“Prosecco is as Aussie as lamb chops because it comes from grapes formerly known as prosecco and is grown here, mostly from the King Valley in Victoria,” says wine writer RICHARD CALVER
THE words, “Iris blossoms fluttering like a moth in different states of flight”, sound as though it could be about springtime in Canberra, but in fact these words from the poem, “Irises”, which has today (September 21) won this year’s $15,000 University of Canberra Vice-Chancellor’s International Poetry Prize, were inspired by a sympathy card featuring Van Gogh’s irises.
The winning poet from the US, Eric Berlin, could not be at the opening, but has written to the university saying: “The poem explores the strangeness of the fact that loneliness is an experience we all share.” He said he wrote “Irises” last September after having been granted a fellowship at an artist residency.
Berlin, who teaches online for The Poetry School in the UK and is assistant editor at the online literary magazine “The Cortland Review”, said he had been researching“ the poetics of stand-up, hoping to reach a wider audience… and then, suddenly, this!”
Melbourne poet Debi Hamilton was named runner-up, for the second time, for her work “Having Intended to Visit an Orange Grove, the Poem Finds Itself in a Supermarket”. She won the same accolade in 2014 for “What big plans you have”.
Hamilton, who was also joint winner of the Newcastle Poetry Prize in 2014, published her second poetry collection “The Sly Night Creatures of Desire” last year.
This is the fourth year the Vice-Chancellor’s International Poetry Prize has been offered, with 670 poets submitting more than 1000 poems from all over the world, including Greece, Germany, Romania, Scotland, Slovakia and Australia.
The prize is run by the university’s International Poetry Studies, which asked writers to submit a previously unpublished poem in English – translations were not eligible – up to 50 lines in length.
UC vice-chancellor Prof Deep Saini said the prize was “a key way for the University to continue to further its network of national and international connections, as well as being part of the larger international literary conversations that are taking place worldwide”.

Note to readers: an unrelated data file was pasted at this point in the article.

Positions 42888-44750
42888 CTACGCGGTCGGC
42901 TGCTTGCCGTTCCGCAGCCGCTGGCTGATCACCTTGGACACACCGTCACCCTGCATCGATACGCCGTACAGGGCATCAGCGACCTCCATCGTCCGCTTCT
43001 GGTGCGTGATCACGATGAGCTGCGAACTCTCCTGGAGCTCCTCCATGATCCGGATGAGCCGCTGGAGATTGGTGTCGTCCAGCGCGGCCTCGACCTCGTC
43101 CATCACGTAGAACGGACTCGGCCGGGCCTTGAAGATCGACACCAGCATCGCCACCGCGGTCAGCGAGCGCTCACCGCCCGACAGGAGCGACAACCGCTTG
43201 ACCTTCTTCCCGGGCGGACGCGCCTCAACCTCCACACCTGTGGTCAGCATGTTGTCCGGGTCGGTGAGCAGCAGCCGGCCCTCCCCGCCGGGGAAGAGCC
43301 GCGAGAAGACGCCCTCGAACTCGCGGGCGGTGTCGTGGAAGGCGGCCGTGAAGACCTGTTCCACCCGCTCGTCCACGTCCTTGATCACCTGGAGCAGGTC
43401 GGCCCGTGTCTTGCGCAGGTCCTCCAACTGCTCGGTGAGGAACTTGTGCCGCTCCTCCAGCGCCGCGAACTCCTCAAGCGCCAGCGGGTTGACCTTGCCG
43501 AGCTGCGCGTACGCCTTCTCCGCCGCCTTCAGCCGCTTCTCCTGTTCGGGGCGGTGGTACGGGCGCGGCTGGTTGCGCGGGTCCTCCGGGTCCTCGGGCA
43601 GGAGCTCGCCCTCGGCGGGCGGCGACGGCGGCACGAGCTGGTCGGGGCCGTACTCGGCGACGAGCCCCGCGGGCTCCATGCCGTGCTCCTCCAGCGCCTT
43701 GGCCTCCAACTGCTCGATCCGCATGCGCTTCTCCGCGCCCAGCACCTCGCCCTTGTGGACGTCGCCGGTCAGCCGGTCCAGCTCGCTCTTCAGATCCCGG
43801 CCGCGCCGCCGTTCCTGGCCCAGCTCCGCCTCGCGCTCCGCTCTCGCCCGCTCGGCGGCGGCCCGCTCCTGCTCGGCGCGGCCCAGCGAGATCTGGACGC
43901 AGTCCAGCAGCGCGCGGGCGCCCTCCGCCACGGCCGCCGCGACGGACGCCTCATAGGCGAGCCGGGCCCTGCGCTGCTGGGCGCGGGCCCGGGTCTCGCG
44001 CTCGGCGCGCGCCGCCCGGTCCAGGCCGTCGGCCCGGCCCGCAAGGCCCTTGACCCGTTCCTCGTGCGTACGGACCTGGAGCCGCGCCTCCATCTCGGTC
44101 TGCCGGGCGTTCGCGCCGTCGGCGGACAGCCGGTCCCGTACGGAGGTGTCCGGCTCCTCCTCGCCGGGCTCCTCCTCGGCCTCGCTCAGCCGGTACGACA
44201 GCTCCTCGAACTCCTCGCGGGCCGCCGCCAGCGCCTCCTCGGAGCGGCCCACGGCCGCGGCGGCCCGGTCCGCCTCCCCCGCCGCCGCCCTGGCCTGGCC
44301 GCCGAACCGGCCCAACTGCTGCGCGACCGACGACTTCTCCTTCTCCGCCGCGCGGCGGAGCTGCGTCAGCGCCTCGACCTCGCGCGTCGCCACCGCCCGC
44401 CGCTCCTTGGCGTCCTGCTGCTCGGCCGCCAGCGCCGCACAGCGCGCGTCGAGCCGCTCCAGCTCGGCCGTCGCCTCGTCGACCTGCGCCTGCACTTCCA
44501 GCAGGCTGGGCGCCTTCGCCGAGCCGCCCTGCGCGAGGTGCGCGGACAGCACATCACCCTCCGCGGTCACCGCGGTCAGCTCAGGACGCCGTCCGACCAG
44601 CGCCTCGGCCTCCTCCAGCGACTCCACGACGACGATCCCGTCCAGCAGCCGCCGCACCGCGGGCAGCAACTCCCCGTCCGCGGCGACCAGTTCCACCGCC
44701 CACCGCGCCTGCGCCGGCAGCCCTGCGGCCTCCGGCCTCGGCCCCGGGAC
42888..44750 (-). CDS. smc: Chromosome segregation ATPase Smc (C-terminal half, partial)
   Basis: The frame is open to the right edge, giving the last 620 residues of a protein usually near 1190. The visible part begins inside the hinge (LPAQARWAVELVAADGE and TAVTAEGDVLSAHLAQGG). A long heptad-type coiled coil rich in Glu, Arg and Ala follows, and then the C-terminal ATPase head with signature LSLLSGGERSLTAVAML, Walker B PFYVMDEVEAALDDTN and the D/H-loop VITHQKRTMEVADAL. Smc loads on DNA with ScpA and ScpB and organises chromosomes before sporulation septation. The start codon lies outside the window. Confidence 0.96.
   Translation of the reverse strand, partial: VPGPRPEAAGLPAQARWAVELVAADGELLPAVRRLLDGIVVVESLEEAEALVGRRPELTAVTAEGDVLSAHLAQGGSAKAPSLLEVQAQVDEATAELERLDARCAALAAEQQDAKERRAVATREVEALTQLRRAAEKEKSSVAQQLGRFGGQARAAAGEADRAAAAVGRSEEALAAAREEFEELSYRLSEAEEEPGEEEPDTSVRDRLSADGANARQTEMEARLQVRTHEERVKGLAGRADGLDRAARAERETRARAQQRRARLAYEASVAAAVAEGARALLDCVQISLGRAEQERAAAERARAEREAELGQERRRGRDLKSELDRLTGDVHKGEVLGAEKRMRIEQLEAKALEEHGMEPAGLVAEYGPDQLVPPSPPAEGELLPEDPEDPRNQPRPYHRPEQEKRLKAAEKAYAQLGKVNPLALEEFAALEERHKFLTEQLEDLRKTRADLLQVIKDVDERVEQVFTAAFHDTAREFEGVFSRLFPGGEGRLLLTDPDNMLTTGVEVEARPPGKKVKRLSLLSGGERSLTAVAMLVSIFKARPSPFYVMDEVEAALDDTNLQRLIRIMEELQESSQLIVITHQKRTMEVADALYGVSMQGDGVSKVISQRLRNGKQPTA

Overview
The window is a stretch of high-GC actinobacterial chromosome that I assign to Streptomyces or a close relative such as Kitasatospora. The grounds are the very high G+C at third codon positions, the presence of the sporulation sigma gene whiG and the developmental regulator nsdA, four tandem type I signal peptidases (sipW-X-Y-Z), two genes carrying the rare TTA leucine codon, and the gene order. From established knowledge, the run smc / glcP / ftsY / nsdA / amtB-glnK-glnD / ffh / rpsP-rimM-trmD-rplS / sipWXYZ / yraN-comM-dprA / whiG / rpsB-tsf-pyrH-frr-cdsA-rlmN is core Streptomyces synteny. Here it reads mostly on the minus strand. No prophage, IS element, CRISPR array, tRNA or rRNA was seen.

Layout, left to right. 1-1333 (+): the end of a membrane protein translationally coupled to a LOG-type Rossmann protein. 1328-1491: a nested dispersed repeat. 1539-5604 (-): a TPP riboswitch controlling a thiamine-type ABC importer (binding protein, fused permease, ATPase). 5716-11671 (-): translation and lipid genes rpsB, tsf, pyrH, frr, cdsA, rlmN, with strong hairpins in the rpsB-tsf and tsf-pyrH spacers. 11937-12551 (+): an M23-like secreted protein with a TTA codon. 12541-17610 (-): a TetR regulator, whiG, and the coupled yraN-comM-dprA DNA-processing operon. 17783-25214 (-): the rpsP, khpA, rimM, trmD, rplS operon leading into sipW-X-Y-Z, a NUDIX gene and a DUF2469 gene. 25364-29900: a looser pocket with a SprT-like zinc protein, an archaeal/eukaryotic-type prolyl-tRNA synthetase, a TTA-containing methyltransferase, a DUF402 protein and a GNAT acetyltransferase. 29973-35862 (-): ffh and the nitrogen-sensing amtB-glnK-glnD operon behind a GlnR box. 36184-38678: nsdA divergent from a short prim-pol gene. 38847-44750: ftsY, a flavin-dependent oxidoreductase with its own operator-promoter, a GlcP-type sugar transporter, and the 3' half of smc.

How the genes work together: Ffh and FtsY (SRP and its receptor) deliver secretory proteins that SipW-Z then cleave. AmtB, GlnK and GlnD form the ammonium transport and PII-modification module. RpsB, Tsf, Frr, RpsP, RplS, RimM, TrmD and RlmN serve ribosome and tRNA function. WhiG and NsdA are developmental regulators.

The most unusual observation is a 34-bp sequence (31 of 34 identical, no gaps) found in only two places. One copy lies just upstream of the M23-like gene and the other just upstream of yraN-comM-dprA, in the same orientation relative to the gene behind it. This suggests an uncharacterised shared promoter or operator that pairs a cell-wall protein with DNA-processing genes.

At the ceremony, the runners up in the competition, Claire Åkebrand, Min Lim Audrey Molloy John A. Scott and Sally Van Doren, were also named.
Winners in the Health Poetry Prize, sponsored by the Dean of the UC Faculty of Health were first prize-winner, Joe Dolce, for his ‘found’ poem, “And Let the Wonder In,” which was read in his absence by Professor Diane Gibson.
Second prize went to Vanessa Proctor, who read her poem, “emergence” and third prize to Ian Gibbins, for “Dial Tone”. Other poets shortlisted for the Health Poetry Prize were Anna Fern, Andy Jackson, Kit Kelen, Emily O’Grady, Beth Spencer and Jena Woodhouse.
On hand for the presentation of the inaugural University of Canberra Aboriginal and Torres Strait Islander Poetry Prize was guest poet and rapper, Steven Oliver, who performed two of his own poems before introducing the first prize winner, Wiradjuri poet Jeanine Leane, who then read her winning work, “Still Gatherers”.
Second prize in this category, it was announced, went to Brenda Saunders, for “Bush Tobacco” and third prize to Hugo Comisari for “Kookaburras, Carp and Concrete”.
A highlight of the ceremony was the Faculty of Arts and Design: Young Poets Awards, announced by Prof Lyndon Anderson, although they had already been announced at the UC Open Day in August.
First Prize of went to Arushi Joshi of Hornsby Girls High School for her poem, “Acceptance”, which she to the assembled crowd. Second Prize went to “Idyllic”, by Leila Barry from UCSSC Lake Ginninderra.
Five equal third prizes each went to “Tango” by Varsha Krithivasan from Hornsby Girls High School, “Lungfish” by Campbell Winnett from Trinity Christian School, “Steelworks Villanelle” by Elinor Stephenson from Smith’s Hill High School, “Them” by Melody Lehtonen from Hawker College and “Grave of the Butterflies” by Coco Huang from Hornsby Girls High School.
The ceremony concluded the week-long “Poetry on the Move” festival convened by poet Paul Munden.